Do your residents understand why their mouth is so dry?

Xerostomia can cause difficulty in speech and eating. It also leads to halitosis (bad breath) and a dramatic rise in the number of cavities, as the protective effect of saliva is no longer present, and can make the mucosal tissue of the mouth more vulnerable to infection (such as thrush). Denture use becomes more difficult and can be more uncomfortable. It may be a sign of an underlying disease, such as Sjögren’s syndrome, Rheumatoid arthritis, or poorly controlled diabetes, but this is not always so. Patients who have endured chemotherapy usually suffer from this post- treatment as do patients with Alzheimer’s disease. Other causes of insufficient saliva include side effects of alcohol or drugs (over 400 medications such as those for depression, anxiety, Parkinson’s and high blood pressure), trauma to the salivary glands or their ducts or nerves, dehydration, excessive mouth breathing, previous radiation therapy, smoking, and also as a natural result of aging. Treatment involves finding any correctable causes and fixing those if possible. A change in medication dosage or type can help (only after consulting with a physician). In many cases it is not possible to correct the xerostomia itself, and treatment focuses on relieving the symptoms and preventing cavities. Patients with xerostomia should avoid the use of decongestants and antihistamines, and pay careful attention to oral hygiene. Sipping sugarless fluids frequently, chewing xylitol-containing gum, and using a saliva substitute as a mouthwash may help. More frequent professional cleanings and professionally applied fluoride treatments will also help decrease the negative effects of xerostomia.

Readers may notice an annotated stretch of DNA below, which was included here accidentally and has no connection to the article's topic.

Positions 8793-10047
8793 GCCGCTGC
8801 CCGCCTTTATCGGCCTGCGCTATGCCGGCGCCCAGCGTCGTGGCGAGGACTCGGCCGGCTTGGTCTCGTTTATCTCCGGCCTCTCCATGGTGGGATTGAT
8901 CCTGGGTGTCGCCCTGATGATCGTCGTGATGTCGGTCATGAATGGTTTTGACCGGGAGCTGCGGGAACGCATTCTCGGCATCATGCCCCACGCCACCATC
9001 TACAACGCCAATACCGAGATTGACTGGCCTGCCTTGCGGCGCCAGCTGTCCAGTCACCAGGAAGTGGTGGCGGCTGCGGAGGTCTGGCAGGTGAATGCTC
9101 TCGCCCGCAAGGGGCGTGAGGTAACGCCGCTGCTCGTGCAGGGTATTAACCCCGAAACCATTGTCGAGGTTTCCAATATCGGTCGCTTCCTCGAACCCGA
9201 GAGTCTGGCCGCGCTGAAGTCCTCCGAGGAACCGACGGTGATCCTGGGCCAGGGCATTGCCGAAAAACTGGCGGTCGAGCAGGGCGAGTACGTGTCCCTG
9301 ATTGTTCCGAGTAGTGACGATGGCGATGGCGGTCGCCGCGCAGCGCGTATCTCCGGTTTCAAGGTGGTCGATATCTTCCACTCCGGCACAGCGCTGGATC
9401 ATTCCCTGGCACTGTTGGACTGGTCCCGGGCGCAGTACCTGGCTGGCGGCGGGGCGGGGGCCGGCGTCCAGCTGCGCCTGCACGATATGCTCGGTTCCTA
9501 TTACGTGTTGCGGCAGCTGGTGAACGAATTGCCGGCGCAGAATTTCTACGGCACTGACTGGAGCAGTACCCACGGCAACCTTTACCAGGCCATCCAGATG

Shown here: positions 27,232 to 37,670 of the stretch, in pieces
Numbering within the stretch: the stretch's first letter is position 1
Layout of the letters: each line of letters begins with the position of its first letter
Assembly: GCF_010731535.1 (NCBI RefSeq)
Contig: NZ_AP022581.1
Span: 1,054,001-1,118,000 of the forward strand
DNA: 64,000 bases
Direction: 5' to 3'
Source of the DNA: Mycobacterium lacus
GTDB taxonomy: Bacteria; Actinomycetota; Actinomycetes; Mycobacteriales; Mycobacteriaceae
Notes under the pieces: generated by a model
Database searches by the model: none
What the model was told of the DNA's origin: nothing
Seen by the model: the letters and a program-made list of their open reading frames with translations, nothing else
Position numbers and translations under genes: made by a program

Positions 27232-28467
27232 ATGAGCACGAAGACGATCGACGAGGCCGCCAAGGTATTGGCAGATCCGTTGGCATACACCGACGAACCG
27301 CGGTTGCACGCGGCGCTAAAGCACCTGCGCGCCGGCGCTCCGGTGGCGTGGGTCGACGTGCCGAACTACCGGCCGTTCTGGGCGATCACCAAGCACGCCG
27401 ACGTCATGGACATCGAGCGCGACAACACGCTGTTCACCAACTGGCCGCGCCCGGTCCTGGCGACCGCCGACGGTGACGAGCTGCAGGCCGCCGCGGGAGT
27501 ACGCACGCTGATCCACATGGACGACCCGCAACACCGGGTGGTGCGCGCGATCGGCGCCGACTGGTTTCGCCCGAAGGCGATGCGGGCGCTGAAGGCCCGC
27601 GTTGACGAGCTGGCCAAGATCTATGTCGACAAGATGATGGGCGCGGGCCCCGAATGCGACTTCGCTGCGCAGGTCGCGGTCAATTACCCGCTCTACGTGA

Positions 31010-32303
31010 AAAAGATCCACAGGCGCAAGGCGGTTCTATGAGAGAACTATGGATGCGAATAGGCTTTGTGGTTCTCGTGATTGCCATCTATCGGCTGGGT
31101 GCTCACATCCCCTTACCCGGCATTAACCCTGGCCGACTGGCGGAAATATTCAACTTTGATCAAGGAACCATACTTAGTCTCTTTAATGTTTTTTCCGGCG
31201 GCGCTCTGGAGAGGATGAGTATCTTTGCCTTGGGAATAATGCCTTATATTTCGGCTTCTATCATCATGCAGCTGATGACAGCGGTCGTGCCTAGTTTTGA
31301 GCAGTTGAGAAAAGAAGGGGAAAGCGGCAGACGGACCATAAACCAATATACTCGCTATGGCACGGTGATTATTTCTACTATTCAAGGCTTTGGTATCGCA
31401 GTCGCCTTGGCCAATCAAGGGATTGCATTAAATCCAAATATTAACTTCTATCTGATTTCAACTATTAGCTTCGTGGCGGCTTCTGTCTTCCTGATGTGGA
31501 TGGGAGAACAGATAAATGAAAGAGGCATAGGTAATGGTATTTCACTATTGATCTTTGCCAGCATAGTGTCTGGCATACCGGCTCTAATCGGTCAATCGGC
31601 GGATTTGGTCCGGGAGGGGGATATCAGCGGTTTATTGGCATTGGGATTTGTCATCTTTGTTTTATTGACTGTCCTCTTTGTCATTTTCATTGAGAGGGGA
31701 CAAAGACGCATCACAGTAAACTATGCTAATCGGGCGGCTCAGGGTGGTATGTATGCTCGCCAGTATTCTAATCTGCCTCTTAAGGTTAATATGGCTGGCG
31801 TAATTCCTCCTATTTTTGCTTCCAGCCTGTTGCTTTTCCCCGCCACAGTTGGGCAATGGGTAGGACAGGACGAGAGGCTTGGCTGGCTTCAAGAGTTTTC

Exit mobile version